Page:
>>> insert(link, 4, 5)
    Traceback (most recent call last):
    IndexError: Out of bounds!
    "*** YOUR CODE HERE ***"

Use Ok to test your code:

python3 ok -q insert

Q8: Deep Linked List Length

A linked list that contains one or more linked lists as elements is called a deep linked list. Write a function deep_len that takes in a (possibly deep) linked list and returns the deep length of that linked list. The deep length of a linked list is the total number of non-link elements in the list, as well as the total number of elements contained in all contained lists. See the function's doctests for examples of the deep length of linked lists.

Hint: Use isinstance to check if something is an instance of an object.

def deep_len(lnk):
    """ Returns the deep length of a possibly deep linked list.

    >>> deep_len(Link(1, Link(2, Link(3))))
    >>> deep_len(Link(Link(1, Link(2)), Link(3, Link(4))))
    >>> levels = Link(Link(Link(1, Link(2)), \
            Link(3)), Link(Link(4), Link(5)))
    >>> print(levels)
    <<<1 2> 3> <4> 5>
    >>> deep_len(levels)
    if ______________:
        return 0
    elif ______________:
        return 1
        return _________________________

Use Ok to test your code:

python3 ok -q deep_len

Q9: Linked Lists as Strings

Kevin and Jerry like different ways of displaying the linked list structure in Python. While Kevin likes box and pointer diagrams, Jerry prefers a more futuristic way. Write a function make_to_string that returns a function that converts the linked list to a string in their preferred style.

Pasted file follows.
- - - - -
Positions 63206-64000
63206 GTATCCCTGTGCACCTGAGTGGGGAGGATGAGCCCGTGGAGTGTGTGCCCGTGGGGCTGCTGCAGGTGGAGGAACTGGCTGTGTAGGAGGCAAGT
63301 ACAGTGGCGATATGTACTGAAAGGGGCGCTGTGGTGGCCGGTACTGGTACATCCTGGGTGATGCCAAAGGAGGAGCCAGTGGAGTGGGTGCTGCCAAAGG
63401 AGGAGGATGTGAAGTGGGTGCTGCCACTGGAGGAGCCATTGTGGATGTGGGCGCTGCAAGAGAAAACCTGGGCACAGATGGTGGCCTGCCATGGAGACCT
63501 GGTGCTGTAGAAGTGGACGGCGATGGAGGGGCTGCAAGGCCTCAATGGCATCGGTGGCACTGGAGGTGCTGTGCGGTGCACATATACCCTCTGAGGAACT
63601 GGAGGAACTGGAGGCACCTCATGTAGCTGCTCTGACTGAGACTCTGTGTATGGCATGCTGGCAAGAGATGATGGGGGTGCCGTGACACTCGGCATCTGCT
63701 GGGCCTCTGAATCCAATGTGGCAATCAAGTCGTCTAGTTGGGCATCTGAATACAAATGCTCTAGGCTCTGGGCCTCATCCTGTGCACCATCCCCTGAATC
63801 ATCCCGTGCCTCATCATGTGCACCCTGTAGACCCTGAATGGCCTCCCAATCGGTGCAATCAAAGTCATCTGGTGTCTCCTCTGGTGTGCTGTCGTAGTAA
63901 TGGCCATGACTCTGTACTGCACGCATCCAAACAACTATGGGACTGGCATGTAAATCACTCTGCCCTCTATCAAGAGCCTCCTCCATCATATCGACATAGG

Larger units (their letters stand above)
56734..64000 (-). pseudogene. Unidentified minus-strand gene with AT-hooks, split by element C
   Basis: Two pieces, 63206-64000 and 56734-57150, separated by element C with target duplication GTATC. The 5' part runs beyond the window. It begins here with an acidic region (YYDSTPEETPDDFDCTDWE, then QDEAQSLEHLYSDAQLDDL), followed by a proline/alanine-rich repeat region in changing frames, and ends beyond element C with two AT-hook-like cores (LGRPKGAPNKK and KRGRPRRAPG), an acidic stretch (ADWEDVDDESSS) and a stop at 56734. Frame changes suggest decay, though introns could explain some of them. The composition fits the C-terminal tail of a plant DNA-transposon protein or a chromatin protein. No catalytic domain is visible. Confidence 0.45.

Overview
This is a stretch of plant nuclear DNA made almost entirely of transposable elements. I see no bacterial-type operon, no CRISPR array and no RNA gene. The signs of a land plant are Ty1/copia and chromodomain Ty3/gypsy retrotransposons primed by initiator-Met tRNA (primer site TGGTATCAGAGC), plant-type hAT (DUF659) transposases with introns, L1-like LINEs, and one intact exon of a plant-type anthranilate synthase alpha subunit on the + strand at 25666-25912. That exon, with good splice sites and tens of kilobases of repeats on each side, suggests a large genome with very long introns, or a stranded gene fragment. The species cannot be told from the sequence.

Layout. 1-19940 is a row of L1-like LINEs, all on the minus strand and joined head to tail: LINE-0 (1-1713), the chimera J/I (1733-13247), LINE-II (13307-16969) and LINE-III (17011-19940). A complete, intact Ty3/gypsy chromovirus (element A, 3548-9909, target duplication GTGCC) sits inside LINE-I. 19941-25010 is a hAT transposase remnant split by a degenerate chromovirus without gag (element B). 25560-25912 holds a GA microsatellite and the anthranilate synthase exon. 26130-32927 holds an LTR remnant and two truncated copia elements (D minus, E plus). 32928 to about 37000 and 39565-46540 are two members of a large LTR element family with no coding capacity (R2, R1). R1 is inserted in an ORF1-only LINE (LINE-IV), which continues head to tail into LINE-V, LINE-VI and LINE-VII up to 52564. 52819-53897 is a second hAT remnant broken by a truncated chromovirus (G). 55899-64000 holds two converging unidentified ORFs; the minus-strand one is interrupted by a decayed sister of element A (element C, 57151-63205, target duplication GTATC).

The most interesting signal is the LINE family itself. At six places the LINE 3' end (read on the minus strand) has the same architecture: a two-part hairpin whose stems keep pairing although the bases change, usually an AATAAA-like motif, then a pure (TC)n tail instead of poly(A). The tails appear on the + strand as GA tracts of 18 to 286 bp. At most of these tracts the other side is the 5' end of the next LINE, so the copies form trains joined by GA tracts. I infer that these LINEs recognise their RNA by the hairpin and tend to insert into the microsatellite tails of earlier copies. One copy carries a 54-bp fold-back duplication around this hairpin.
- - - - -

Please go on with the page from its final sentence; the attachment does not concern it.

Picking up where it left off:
Hint: You can convert numbers to strings using the str function, and you can combine strings together using +.

>>> str(4)
>>> 'cs ' + str(61) + 'a'
'cs 61a'
def make_to_string(front, mid, back, empty_repr):
    """ Returns a function that turns linked lists to strings.

    >>> kevins_to_string = make_to_string("[", "|-]-->", "", "[]")
    >>> jerrys_to_string = make_to_string("(", " . ", ")", "()")
    >>> lst = Link(1, Link(2, Link(3, Link(4))))
    >>> kevins_to_string(lst)
    >>> kevins_to_string(Link.empty)
    >>> jerrys_to_string(lst)
    '(1 . (2 . (3 . (4 . ()))))'
    >>> jerrys_to_string(Link.empty)
    def printer(lnk):
        if ______________:
            return _________________________